Camas

Previous Page  Bedstraw              Next Page  Cattail

Edible Plants, Pacific Northwest

Camas, BC Coastal Region
Camas, Photo By Bud Logan

Camas bulbs were at one time, well used by the first people of the south coast, it was a staple in their diet.

A Camas plant has grass like leaves and a tall stalk of flowers, but its the bulb that is consumed. The bulbs has a densely packed packed center covered in a black to brown tunic. They are up to 3.5 cm across and up to five cm long.They usually grow as single bulbs but sometimes you will find clusters.

In spring, several narrow, slightly folded leaves rise erect from the bulb, reaching 50 to 60 cm long. The flower stalk rises out of the middle. Six narrow petals form the showy bloom. From its center protrude six stamens and a single pistil. The petals of the flower are arranged such that five of them cluster toward the upper half of the floral circle and the sixth one swoops down and out. Flower color ranges from a pale bluish hue to intense dark purple.

Camas begins to flower in March on the south coast. Flowers open progressively up the stem. In colder inland locations bloom time extends into May or June. The fruit matures during the summer into an elongated rattle like capsule full of shiny black seeds.

Camas, BC Coastal Region
Camas, Photo By Bud Logan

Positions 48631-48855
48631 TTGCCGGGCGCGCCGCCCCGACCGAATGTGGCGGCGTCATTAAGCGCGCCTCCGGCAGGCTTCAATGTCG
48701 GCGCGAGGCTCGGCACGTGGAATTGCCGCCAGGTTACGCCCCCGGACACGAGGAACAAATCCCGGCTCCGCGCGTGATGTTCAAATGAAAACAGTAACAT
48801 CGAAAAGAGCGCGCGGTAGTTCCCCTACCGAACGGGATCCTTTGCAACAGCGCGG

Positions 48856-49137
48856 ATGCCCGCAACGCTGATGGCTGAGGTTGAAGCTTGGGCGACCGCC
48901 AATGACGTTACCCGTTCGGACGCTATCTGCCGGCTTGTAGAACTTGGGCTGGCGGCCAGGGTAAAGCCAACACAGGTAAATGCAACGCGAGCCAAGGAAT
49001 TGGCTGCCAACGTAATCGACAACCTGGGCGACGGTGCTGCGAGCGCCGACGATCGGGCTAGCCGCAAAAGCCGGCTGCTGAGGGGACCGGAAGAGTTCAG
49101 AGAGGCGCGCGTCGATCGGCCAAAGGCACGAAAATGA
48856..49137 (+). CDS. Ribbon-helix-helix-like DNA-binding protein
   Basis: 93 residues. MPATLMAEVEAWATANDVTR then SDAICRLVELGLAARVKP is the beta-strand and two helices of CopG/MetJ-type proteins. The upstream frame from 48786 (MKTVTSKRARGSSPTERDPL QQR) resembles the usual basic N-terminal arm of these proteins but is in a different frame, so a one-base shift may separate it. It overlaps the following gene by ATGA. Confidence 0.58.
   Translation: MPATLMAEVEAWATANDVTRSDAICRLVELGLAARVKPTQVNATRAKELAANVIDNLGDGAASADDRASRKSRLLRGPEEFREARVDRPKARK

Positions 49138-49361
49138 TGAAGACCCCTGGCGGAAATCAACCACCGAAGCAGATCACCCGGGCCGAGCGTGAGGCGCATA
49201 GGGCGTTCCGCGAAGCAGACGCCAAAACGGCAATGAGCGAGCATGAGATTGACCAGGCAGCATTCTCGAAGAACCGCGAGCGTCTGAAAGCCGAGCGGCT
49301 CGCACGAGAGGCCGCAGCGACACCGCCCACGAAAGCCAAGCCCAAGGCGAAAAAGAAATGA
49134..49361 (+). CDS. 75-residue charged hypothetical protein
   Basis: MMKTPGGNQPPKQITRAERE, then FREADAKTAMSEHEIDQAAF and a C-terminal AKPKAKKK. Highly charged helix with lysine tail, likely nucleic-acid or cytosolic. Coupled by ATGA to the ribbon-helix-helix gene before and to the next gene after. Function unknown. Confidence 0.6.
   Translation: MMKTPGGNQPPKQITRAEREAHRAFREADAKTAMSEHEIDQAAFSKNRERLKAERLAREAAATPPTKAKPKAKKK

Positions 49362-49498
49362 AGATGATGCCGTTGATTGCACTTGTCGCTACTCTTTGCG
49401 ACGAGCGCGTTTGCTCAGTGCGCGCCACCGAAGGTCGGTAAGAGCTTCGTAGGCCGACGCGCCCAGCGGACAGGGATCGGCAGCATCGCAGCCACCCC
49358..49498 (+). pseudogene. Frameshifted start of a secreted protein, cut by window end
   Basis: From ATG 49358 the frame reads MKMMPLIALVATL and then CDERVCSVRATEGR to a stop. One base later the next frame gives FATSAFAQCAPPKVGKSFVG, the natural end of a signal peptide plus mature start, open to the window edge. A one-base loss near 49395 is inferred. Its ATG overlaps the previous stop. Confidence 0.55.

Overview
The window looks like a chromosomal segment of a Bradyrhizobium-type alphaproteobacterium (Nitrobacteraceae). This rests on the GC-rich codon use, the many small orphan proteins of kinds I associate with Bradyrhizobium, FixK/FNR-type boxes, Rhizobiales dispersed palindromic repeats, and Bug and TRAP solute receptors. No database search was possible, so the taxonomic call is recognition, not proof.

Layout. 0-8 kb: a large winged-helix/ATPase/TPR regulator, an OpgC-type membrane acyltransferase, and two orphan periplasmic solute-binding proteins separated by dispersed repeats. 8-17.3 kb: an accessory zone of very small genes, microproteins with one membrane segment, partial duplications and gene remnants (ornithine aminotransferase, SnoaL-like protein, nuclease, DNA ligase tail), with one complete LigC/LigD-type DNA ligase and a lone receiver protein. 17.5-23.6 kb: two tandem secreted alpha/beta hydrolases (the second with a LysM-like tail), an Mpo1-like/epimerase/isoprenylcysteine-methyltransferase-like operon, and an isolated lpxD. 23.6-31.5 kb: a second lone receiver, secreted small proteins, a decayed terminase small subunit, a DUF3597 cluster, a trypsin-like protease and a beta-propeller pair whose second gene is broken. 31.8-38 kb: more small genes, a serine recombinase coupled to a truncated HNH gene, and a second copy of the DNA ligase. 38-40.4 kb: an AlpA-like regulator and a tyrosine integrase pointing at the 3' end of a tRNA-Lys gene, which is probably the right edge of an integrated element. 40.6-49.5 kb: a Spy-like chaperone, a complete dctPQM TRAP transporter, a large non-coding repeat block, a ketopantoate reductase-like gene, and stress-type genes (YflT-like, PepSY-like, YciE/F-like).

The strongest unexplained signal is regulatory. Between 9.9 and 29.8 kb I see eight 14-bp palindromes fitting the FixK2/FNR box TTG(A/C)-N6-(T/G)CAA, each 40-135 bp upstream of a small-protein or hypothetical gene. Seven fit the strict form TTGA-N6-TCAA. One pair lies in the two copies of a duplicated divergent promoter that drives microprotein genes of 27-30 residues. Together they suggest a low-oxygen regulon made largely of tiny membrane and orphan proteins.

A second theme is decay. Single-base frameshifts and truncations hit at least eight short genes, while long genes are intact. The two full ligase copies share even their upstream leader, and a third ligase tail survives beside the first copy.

The range of this plant extends from southern B.C. to Alberta and south to California. It thrives in moist meadows, prairies and grassy clearings. Look for it on rocky knolls that are near the sea.

First Nations peoples consumed and traded Camas bulbs. Gatherers would venture out in early summer when the plants were in its capsule stage and could be distinguished from the similar looking but inedible death Camas. The creamy white, small flowered heads of death Camas are easy to recognize when in bloom, but underground bulbs can be difficult to identify. For this reason, never consume these bulbs from the wild unless you know how to harvest them.

First Nations people would bring sacks bulging with bulbs to great cooking pits that had been dug in the soil and lined with hot rocks. Cooking lasted a day, during which time the bulbs would turn soft and brown, while inside, they developed a buttery texture and delicious flavor of roasted nuts. They are quite delicious.

Leave a Reply

Your email address will not be published. Required fields are marked *